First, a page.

The ComingSoon.net Box Office Report has been updated with studio estimates for the weekend. Click here for the full box office estimates of the top 12 films and then check back on Monday for the final figures based on actual box office.
The big new wide release this weekend was the return of Will Ferrell and Adam McKay’s Anchorman 2: The Legend Continues, co-starring Paul Rudd, Steve Carell, David Koechner, Kristen Wiig, Christina Applegate, Meagan Good and many more. It opened big on Wednesday with $8.1 million including $2.3 million from Tuesday night previews. That amount dropped to $5.1 million on Thursday, and by the weekend, it had lost a bit more business, forcing it to settle for second place behind last week’s #1 movie, Peter Jackson’s The Hobbit: The Desolation of Smaug.
Over the weekend, Anchorman grossed an estimated $26.8 million, which is less than the $28.4 million of the original Anchorman back in the summer of 2004, although that didn’t have a Wednesday opening, nor did it open the weekend before Christmas, which is normally slowed down by people traveling and shopping. Still, it has scored $40 million in its first five days, which is nearly half the gross of the original movie and it should continue to do well through the Christmas holiday.
Internationally, the comedy sequel grossed $13.4 million in 6 markets which was nearly triple the entire foreign gross of the original movie.
“The Desolation of Smaug” had a similar 57% drop in its second weekend as the first installment of Jackson’s J.R.R. Tolkien franchise, but still took the top spot with $31.5 million and $127.5 million total. By comparison, the first installment “An Unexpected Journey” had grossed $150 million by the end of its second weekend though it generally had weaker competition in its second weekend, plus it opened over $10 million higher.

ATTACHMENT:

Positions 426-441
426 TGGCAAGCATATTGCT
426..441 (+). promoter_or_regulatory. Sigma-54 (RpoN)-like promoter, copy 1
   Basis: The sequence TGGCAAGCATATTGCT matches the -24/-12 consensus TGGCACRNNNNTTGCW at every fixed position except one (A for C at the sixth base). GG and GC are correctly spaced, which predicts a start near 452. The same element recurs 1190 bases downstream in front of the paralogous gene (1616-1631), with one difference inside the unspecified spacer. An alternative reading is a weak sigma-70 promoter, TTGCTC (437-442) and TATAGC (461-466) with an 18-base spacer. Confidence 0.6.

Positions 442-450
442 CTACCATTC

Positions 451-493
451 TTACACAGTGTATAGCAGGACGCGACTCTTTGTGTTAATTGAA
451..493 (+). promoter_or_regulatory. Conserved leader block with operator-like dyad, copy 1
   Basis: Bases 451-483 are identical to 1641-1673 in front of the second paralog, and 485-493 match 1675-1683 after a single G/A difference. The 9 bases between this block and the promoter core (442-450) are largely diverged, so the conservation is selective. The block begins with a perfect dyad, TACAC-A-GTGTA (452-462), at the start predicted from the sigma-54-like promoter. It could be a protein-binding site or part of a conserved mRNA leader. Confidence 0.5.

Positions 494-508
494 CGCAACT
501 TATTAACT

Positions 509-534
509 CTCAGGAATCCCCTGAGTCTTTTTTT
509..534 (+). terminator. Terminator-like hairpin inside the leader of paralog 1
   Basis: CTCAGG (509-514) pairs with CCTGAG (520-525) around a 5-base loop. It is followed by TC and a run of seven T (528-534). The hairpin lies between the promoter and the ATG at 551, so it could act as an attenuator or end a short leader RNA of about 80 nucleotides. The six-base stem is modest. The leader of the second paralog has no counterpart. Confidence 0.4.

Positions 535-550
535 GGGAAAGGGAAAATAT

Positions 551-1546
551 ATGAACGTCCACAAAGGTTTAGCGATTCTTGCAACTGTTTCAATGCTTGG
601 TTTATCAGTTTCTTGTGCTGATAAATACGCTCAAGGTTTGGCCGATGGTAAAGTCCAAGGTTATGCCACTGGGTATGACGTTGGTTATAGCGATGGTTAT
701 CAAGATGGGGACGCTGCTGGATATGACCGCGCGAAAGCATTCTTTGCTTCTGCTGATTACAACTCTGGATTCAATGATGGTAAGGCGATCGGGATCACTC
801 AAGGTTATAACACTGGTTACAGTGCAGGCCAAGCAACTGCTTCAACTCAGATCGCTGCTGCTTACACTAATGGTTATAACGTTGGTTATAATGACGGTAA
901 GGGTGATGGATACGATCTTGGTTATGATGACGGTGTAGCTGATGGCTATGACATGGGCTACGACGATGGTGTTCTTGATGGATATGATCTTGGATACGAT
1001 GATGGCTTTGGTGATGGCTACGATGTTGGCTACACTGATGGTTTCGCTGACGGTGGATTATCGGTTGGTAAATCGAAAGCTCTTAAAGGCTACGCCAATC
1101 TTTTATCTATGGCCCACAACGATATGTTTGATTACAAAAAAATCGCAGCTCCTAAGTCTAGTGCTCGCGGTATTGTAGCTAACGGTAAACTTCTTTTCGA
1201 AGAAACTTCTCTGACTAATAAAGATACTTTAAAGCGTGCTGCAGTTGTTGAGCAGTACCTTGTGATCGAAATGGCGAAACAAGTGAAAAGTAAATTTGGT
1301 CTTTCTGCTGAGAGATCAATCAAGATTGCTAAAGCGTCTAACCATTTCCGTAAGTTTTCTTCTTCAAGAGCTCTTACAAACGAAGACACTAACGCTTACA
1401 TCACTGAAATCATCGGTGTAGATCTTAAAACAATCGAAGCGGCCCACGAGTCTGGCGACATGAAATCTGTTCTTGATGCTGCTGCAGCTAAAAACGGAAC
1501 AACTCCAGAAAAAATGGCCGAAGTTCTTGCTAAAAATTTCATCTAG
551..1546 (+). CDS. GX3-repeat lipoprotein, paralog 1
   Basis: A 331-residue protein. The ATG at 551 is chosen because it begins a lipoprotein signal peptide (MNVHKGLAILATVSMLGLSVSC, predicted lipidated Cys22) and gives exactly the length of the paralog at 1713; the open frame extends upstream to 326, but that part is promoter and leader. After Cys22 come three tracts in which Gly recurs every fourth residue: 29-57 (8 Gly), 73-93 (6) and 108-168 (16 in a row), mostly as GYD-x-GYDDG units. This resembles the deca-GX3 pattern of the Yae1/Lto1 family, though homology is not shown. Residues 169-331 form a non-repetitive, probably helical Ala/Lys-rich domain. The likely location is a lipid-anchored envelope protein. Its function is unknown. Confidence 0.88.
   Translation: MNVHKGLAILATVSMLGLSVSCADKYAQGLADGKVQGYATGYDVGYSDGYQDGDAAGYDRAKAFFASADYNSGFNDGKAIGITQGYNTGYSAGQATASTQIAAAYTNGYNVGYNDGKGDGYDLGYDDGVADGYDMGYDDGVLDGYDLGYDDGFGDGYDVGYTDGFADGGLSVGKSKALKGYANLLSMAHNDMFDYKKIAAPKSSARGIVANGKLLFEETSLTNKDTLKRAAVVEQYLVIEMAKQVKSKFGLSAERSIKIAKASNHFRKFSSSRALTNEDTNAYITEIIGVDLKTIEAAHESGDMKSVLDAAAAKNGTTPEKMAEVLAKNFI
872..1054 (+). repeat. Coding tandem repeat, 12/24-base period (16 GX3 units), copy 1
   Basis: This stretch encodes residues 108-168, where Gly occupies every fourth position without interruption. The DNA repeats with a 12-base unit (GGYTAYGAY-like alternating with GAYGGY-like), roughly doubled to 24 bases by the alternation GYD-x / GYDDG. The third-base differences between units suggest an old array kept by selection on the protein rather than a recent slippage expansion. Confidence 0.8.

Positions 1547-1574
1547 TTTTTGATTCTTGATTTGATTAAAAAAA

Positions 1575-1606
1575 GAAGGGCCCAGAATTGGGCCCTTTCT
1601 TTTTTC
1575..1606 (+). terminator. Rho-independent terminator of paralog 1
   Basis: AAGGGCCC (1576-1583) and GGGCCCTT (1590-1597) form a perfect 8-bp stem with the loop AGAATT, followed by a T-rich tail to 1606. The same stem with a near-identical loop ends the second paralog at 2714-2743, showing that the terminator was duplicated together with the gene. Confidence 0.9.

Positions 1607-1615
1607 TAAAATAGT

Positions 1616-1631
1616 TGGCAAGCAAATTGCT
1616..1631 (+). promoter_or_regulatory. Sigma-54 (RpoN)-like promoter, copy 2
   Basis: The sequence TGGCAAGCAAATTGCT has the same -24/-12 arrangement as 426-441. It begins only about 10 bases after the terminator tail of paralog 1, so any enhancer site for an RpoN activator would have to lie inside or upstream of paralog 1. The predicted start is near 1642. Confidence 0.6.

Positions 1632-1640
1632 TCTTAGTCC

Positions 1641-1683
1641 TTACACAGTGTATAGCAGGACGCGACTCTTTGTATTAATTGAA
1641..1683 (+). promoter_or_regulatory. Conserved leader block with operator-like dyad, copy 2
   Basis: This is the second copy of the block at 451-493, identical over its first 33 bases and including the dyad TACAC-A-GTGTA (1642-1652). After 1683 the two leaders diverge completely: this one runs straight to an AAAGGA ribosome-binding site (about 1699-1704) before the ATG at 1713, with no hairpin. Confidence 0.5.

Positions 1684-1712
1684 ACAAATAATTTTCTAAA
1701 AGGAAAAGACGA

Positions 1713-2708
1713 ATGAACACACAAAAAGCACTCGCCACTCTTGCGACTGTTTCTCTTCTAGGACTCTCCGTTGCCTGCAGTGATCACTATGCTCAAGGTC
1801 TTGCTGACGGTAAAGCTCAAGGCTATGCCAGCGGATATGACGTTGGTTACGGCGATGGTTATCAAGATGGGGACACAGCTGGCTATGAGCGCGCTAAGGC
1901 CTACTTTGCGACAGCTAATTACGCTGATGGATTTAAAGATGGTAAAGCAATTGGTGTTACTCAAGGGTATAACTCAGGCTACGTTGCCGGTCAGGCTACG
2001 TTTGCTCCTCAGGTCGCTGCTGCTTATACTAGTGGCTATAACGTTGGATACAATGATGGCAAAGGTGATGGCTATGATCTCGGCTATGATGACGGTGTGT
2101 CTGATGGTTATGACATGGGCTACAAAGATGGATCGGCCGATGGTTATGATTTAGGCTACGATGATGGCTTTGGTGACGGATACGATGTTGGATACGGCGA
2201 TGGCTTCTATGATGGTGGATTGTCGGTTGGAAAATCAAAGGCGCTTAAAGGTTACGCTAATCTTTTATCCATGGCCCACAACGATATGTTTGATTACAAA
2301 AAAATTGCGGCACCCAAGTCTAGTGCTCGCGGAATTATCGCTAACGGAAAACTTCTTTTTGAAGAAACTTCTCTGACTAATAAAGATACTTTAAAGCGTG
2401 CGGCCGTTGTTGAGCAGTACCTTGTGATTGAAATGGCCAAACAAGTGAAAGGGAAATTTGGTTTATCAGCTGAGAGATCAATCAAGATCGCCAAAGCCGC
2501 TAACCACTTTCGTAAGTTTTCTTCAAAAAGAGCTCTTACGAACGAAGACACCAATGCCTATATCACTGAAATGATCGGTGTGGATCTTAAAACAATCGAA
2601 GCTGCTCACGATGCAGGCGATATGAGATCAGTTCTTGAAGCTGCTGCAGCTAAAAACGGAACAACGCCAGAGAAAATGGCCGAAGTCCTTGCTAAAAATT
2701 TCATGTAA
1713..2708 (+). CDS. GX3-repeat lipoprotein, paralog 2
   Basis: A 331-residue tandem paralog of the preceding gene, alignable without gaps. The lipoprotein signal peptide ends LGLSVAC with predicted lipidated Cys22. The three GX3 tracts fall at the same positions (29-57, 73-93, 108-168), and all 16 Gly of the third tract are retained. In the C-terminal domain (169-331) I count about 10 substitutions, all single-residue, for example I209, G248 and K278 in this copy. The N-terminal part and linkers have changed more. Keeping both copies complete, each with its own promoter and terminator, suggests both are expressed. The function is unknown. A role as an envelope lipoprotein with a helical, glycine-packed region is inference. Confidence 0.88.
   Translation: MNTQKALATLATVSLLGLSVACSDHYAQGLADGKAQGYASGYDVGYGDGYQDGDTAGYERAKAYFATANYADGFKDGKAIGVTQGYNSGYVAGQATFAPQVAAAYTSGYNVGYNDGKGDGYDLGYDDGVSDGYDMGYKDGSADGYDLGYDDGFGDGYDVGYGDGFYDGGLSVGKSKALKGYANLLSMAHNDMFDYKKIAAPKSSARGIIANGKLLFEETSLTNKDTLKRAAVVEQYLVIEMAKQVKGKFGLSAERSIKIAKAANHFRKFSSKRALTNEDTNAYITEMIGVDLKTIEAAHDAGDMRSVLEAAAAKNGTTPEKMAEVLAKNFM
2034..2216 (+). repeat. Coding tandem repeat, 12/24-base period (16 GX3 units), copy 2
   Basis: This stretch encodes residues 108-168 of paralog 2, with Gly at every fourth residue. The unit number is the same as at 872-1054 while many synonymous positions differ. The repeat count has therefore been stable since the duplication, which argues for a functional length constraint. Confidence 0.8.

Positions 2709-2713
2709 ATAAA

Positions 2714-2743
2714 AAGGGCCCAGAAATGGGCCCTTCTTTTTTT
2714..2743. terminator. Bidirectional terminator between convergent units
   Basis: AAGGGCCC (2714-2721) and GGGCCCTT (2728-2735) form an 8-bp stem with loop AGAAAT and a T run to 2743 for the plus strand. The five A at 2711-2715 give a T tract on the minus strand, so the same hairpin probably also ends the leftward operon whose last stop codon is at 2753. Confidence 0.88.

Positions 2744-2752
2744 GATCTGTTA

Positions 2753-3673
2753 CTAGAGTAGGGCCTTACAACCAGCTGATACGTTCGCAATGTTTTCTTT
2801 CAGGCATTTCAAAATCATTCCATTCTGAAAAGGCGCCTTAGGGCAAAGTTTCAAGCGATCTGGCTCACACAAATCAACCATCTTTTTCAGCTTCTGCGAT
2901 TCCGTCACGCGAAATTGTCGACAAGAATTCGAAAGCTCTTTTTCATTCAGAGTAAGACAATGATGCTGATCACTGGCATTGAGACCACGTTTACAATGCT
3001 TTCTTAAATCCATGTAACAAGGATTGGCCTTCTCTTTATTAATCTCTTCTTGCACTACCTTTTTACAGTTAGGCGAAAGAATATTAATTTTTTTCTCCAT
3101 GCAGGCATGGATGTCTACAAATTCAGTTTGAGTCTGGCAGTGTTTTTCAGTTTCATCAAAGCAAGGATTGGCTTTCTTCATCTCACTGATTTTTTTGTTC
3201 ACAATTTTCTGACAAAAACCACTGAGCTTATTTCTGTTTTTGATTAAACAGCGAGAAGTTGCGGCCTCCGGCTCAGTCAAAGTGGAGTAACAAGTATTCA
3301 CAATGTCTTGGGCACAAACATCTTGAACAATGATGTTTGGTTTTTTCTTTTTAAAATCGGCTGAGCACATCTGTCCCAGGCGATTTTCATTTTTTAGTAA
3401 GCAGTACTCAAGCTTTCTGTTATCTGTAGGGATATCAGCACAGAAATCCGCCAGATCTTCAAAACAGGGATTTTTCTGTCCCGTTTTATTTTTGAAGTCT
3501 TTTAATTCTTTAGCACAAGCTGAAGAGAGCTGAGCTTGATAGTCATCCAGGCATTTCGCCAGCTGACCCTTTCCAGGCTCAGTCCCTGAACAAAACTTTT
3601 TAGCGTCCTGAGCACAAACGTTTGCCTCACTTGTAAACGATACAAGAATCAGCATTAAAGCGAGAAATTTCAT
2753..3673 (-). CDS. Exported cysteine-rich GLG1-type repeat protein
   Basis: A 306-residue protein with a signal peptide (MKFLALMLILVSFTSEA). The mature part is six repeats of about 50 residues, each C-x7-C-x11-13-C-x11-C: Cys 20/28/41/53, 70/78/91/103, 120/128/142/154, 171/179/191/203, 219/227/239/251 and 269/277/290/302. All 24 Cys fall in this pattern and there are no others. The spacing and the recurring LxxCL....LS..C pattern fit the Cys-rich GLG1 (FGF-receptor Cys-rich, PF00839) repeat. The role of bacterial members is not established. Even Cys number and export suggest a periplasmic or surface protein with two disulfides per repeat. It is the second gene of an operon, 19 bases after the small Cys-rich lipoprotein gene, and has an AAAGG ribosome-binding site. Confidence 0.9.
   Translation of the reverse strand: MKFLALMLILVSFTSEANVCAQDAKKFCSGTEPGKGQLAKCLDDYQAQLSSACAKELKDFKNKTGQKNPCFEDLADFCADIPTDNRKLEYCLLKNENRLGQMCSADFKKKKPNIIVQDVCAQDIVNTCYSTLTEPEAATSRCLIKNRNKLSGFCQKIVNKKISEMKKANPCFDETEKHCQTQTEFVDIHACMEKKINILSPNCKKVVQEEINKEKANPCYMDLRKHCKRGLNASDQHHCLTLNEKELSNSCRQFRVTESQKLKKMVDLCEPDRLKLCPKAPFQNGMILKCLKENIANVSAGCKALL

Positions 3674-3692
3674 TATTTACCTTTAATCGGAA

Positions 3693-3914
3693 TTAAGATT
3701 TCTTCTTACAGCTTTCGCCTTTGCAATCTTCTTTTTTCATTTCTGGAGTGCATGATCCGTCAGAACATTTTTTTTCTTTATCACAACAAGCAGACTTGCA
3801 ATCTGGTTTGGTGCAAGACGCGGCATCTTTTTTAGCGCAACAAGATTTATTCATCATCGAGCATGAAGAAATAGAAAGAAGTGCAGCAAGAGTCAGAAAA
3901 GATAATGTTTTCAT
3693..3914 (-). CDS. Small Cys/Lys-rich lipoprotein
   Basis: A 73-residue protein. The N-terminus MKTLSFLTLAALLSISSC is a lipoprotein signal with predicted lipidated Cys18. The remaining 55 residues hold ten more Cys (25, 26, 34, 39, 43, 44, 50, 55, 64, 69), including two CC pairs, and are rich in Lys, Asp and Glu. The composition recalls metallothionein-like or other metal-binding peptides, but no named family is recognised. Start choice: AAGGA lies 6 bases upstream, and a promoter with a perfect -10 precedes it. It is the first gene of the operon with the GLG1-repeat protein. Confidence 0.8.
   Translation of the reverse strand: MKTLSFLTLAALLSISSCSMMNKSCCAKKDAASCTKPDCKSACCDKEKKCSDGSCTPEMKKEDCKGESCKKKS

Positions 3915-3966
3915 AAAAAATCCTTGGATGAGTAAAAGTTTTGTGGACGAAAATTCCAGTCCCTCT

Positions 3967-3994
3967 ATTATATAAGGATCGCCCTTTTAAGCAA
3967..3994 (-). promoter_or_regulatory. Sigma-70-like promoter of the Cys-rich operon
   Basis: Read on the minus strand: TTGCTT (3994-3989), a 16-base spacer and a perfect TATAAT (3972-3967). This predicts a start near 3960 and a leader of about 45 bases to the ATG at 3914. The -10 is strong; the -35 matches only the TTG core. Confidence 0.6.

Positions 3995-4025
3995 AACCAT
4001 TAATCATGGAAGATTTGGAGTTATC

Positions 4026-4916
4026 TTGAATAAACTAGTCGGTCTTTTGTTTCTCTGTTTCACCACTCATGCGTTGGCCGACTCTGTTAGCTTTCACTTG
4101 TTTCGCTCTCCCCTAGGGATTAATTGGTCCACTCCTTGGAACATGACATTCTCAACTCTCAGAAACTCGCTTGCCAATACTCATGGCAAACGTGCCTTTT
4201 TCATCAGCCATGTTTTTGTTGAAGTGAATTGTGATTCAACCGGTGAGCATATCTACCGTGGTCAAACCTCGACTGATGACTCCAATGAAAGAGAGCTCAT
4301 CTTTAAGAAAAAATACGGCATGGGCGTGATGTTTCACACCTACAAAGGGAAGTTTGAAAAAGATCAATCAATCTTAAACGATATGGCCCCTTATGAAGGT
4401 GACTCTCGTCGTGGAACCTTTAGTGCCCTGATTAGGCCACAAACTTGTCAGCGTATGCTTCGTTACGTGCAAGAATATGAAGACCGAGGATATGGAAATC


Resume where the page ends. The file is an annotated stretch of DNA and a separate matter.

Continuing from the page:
The second installment of The Hobbit brought in an additional $96 million overseas with $18.8 million coming from Russia, setting a new opening record for that country. It remained in the top spot at the box office in Germany, the UK, France and Spain bringing its foreign total to $276.3 million and putting its global total over the $400 million mark after just 12 days in theaters across the world.
Third place is a very close race, but Disney’s animated musical Frozen continues to be a solid hit, dropping just 15% in its fourth weekend to add another $19.1 million to its domestic gross of $191.5 million. By Christmas Day, it should be the fifth movie released by Walt Disney Pictures to cross the $200 million mark this year out of just 13 movies that will pass that benchmark. Overseas, Frozen added another $35.1 million to bring its international gross to $152.6 million and global total to $344.2 million.
After a solid platform release in New York and Los Angeles, David O. Russell’s Golden Globe-nominated American Hustle (Sony), starring Christian Bale, Amy Adams, Bradley Cooper, Jennifer Lawrence and Jeremy Renner, expanded into 2,507 theaters nationwide, which allowed it to give Frozen a run for third place, also with $19.1 million with a strong $7,619 per theater average. It was probably greatly helped by the awards attention its been receiving and we expect it can continue to do well into the New Year especially once Oscar nominations are announced.
John Lee Hancock’s Saving Mr. Banks (Disney), starring Emma Thompson, Tom Hanks, Colin Farrell and Paul Giamatti, which went behind the scenes of the making of Walt Disney’s Mary Poppins, also expanded nationwide into slightly fewer theaters–2,110–but it was hit harder by the pre-Christmas weekend, only grossing an estimated $9.3 million or $4,417 per theater. It also has a good chance at legs, especially if it receives Oscar nominations for its stars or better yet, a Best Picture nod.